BusinessWeek: Apple’s new iMac Core Duo is an iMac on Steroids

“The most remarkable thing about Apple Computer’s newest iMac is that, even after using it for a while, it’s hard to tell just how different it is from the identical-looking iMac G5 introduced last fall. Don’t be deceived by the similarities. Hidden in the new iMac is a processor that will let this line of Macs grow and meet the increasing performance demands of software,” Stephen H. Wildstrom reports for BusinesWeek. “The real payback of the new Intel-based Mac will be down the road when software developers have time to catch up.”

“Intel’s Core Duo is the first design in a new generation of processors that has lots of growing room. Apple is now well-positioned to handle the ever more demanding media applications that are coming. The MacBook will probably show more impressive performance gains than the iMac because PowerBooks today are actually relative weaklings,” Wildstrom reports. “In coming months, Apple will bring out Intel versions of the Mac mini, the education-oriented iBook laptops, and the professional Power Macs. The polish with which Apple has managed the transition bodes well for Mac fans.”

Full article here.

iMac. Twice as amazing — Intel Core Duo, iLife ’06, Front Row media experience, Apple Remote, built-in iSight. Starting at $1299. Free shipping.
MacBook Pro. The first Mac notebook built upon Intel Core Duo with iLife ’06, Front Row and built-in iSight. Starting at $1999. Free shipping.
iMac and MacBook Pro owners: Apple USB Modem. Easily connect to the Internet using dial-up service. Only $49.
iPod Radio Remote. Listen to FM radio on your iPod and control everything with a convenient wired remote. Just $49.
iPod. 15,000 songs. 25,000 photos. 150 hours of video. The new iPod. 30GB and 60GB models start at just $299. Free shipping.
Connect iPod to your television set with the iPod AV Cable. Just $19.

Related MacDailyNews articles:
AnandTech: Apple iMac G5 vs. iMac Intel Core Duo – February 01, 2006
Thurrott: ‘I highly recommend Apple’s new Intel-based iMac’ – January 31, 2006
Thurrott: ‘Nothing on Windows approaches the quality of Apple’s iLife ’06’ – January 31, 2006
Computerworld: Apple’s MacBook Pro ‘fast, really fast – looks like a real winner’ – January 28, 2006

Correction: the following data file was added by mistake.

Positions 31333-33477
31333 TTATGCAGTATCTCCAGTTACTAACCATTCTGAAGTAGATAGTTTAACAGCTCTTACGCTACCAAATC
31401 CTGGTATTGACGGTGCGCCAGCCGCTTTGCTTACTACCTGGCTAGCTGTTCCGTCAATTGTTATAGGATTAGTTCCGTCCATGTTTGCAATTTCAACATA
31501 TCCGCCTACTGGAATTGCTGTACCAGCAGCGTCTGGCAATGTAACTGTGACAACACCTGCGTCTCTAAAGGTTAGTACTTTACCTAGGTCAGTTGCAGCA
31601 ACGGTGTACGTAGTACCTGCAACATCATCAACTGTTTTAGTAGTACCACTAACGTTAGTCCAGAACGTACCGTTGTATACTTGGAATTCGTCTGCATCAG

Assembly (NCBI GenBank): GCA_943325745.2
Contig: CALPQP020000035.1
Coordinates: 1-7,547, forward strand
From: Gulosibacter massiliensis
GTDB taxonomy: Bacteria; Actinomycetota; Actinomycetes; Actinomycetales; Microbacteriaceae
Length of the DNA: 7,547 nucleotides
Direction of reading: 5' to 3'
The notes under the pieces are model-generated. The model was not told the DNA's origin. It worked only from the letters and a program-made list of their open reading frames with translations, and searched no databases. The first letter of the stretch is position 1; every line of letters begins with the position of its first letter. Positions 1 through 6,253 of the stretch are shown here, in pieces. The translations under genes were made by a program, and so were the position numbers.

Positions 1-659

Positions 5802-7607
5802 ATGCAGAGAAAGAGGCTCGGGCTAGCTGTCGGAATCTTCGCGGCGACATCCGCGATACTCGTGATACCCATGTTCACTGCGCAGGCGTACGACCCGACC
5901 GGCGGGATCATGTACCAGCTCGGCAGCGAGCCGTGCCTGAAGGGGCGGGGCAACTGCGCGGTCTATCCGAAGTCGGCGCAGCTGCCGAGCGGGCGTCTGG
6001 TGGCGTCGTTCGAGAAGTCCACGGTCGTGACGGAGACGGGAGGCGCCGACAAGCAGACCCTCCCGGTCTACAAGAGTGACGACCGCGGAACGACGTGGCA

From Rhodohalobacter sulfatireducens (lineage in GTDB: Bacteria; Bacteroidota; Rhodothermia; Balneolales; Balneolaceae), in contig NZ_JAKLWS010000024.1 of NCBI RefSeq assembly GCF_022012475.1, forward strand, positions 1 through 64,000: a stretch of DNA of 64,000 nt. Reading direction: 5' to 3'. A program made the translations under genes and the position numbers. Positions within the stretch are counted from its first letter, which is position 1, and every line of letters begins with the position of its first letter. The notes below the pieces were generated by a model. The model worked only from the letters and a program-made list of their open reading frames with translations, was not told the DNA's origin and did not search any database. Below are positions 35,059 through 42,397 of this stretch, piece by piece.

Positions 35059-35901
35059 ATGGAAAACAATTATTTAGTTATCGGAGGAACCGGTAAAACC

MacSpeedZone: Apple’s iMac Core Duo nearly as fast as Power Mac G5 Quad – January 26, 2006
InfoWorld: Apple perfects the desktop personal computer with new iMac Core Duo – January 25, 2006
Flawed CNET review pans Apple’s iMac Core Duo with 7 out of 10 rating – January 23, 2006
Washington Post: Wait a month or so before buying Apple’s appealing new Intel-based iMac – January 22, 2006
Apple’s Intel-powered iMac provides a smooth transistion from PowerPC – January 21, 2006
PC Magazine review gives Apple iMac Intel Core Duo 4.5 out of 5 stars – January 20, 2006
Time names Apple iMac Core Duo ‘Gadget of the Week’ – January 20, 2006
Mossberg: New Intel-based iMac the best consumer desktop with the best OS and best software bundle – January 18, 2006


  1. He mistakenly states that the MacBook Pro will be out in March. The online Apple Store states the shipping date as February, and I think Steve in his keynote mentioned it as mid-February. Mid-February is what the people at the local Apple store said, too.

  2. John, That’s not entirely correct…

    Apart from getting faster processors in laptops, Hollywood and movies are one of the main reasons for the Intel switch…

    The only way that the big Hollywood studios would allow a movie service is with both a hardware and software DRM… Something only the Intel chips will be able to provide.

  3. Mike “The only way that the big Hollywood studios would allow a movie service is with both a hardware and software DRM… Something only the Intel chips will be able to provide”

    I can’t see it somehow. Not only do they lock out 30 million potential Mac-owning customers, but virtually the entire Windows-using world. Unless they aren’t planning to open a Movie store until sometime in 2007 when a lot more people have updated their machines, it doesn’t make sense. People will just keep buying DVDs.

  4. I received my new 20″ iMac Core Duo yesterday and now that I have my work space back in order I thought I’d take a moment to say a few things about it.

    First, it is FAST. But then coming from an aging G4/400 makes it more impressive than if I had had a more recent Power Mac. I have noticed that most of my applications that run in Rosetta are very speedy and I do not notice too much difference in performance. So, for the home consumer user at least, Rosetta seems to work fine. Some take a bit longer to launch, but after that they run very well. Pages from iWork ’05 is noticeably slower than the Pages 2 trial copy, so I will update later. Apps that run in Intel native mode are really fast. Some web sites load instantly in Safari.

    Second, it is quiet. There is no noticeable fan noise, but I have not really pressed it hard yet either, I guess.

    Third, Target Disk Mode made the data transfer a breeze. It saved me hours of data transfers and application installs. Thank you very much, Apple.

    Bad news: Freeway Pro crashes on launch. I will contact SoftPress and find out what they might know about this.

  5. Dave H: I’ve been saying exactly the same thing ever since the Intel transition was announced. The only way I could see Intel-specific DRM being used would be in a dedicated device, not via the Mac.

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